This funding opportunity announcement is part of the NIH’s Helping to End Addiction Long-term (HEAL) initiative to speed scientific solutions to the national opioid public health crisis. The NIH HEAL Initiative bolsters research across NIH to (1) improve treatment for opioid misuse and addiction and (2) enhance pain management. More information about the HEAL Initiative is available at: https://heal.nih.gov/.
In 2019, 70,630 people in the United States died of drug overdose, and estimates suggest that this number will be well over 90,000 for 2020. Overdose death rates increased across demographic groups, but particularly in communities of color. Notably, increasing numbers of overdose deaths involved synthetic opioids and psychostimulants. Furthermore, national surveys and other data sources demonstrate that rates of co-occurring conditions are high. For example, among the millions of individuals with opioid use disorder (OUD), 27% have a serious mental illness, 64% have any mental illness, and approximately 11% to 26% have alcohol use disorder or another substance use disorder. Among those whose deaths are associated with opioid overdose (47,600 deaths in 2017 alone), up to 30% may be due to suicide. Nonfatal overdoses involving opioids are associated with elevated suicide risk. Moreover, the 16% of Americans who have mental health disorders receive over half of all opioids prescribed in the United States.
The U.S. Centers for Disease Control and Prevention has called for comprehensive and coordinated approaches to address the problem from clinicians, public health, public safety, community organizations, and the general public, incorporating innovative and established prevention and response strategies, including those focused on polysubstance use and comorbid mental health outcomes such as suicide ideation and behavior. Building the evidence base for comprehensive prevention approaches is critical to such efforts. To date, the development of preventive interventions to reduce risk for opioid misuse, opioid use disorder (OUD), polysubstance use, and adverse consequences of drug use has focused largely on individual-level interventions, modifying, for example, individual level attitudes, skills, or behaviors. However, there is growing recognition that social determinants of health (SDOH) influence peoples’ life trajectories and are likely to shape their vulnerability to using, misusing, or developing an addiction to opioids and other substances and developing mental health disorders. While there are various ways to conceptualize SDOH, consistent among them are the emphasis on understanding the complex array of interconnected social, cultural, economic, and political factors that result in an inequitable distribution of health within a population.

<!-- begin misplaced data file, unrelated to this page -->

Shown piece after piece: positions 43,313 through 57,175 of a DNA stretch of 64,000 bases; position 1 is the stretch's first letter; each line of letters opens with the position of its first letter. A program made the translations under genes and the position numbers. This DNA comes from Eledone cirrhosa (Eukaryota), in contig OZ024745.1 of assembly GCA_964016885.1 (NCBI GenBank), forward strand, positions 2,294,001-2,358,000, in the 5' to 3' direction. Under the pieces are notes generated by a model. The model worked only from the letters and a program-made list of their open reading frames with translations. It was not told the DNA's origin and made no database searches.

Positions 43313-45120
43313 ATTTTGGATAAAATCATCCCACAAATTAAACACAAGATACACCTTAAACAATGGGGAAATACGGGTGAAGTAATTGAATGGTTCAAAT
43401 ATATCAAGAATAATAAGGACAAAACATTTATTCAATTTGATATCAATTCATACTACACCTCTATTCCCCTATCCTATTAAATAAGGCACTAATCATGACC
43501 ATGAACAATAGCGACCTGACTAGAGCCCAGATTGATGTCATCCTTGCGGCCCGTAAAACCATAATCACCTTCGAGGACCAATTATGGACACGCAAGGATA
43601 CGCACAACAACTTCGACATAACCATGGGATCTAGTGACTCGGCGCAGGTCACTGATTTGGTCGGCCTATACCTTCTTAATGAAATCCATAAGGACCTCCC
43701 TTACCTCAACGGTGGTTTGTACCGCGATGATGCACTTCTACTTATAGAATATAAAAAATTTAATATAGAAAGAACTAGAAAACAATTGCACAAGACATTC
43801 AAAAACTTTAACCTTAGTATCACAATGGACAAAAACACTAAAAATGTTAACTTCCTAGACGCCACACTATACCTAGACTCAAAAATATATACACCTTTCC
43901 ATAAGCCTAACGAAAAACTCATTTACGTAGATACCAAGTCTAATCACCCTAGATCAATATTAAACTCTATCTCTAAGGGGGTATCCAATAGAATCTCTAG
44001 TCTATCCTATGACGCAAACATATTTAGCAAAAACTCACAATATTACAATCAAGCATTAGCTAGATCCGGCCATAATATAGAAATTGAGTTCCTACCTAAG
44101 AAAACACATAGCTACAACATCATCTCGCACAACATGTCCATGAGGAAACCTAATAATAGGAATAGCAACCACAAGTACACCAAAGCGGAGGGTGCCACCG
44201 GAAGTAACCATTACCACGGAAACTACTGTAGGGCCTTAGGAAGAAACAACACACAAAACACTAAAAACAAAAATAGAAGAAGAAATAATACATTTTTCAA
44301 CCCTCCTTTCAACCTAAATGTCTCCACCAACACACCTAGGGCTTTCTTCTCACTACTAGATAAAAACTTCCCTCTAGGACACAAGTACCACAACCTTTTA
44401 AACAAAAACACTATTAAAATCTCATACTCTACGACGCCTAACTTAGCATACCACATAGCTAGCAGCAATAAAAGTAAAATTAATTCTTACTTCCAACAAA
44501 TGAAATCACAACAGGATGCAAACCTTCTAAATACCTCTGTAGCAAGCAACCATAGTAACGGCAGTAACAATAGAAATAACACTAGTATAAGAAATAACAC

In the fall of 2020, The NIH HEAL Initiative supported a meeting on the social determinants of opioid and other drug use (recording available at https://apps1.seiservices.com/SocialDeterminants/Default.aspx). A theme emerging from this meeting was that intervening only at the level of the individual ignores structural or systemic factors that play a role in the etiology and persistence of substance use, addiction, and mental health disorders. Further, individual approaches fail to account for contextual factors that might impact the likelihood that individual-level interventions will be effective. While multi-level interventions addressing SDOH may hold promise for improving population-level substance use outcomes, intervening on environmental and structural factors is complex, and studies testing strategies to intervene directly on SDOH to improve outcomes are limited.
This initiative will support research that tests multi-level strategies for intervening directly on SDOH in order to reduce the risk for opioid misuse and co-occuring conditions. For the purposes of this RFA, co-occuring conditions refers to other substance misuse, mental health conditions and suicide. Prevention of opioid misuse/OUD can include prevention of 1) initiation of opioid misuse or polysubstance use or 2) progression from opioid misuse to OUD or injection drug use. Each study submitted in response to this RFA must include an opioid misuse-related prevention outcome, as primary, and a co-occurring condition outcome as secondary (e.g., other substance use, mental health condition, suicidal behavior). Research should be conducted within populations disproportionately affected by opioid use disorder, mental illness or death by suicide. This research initiative will concurrently build our understanding of 1) the impact of multi-level interventions designed to address SDOH on opioid misuse, other substance misuse/addiction and mental health disorders, 2) the mechanisms through which multi-level SDOH interventions that address SDOH exert their influence on targeted outcomes, and 3) the economic impacts of intervening on SDOH.
NIH seeks to identify scalable strategies that will contribute to ending the opioid crisis. Therefore, proposed projects should be designed with consideration for barriers to implementation and dissemination. Priority will be given to research projects that are economical and have strong potential for impact, adoption, and sustainability. In addition, researchers should partner and collaborate with stakeholders and leaders of the entities that are expected to support the intervention at the end of the study period.
URL for more information:
Filed Under: Funding Opportunities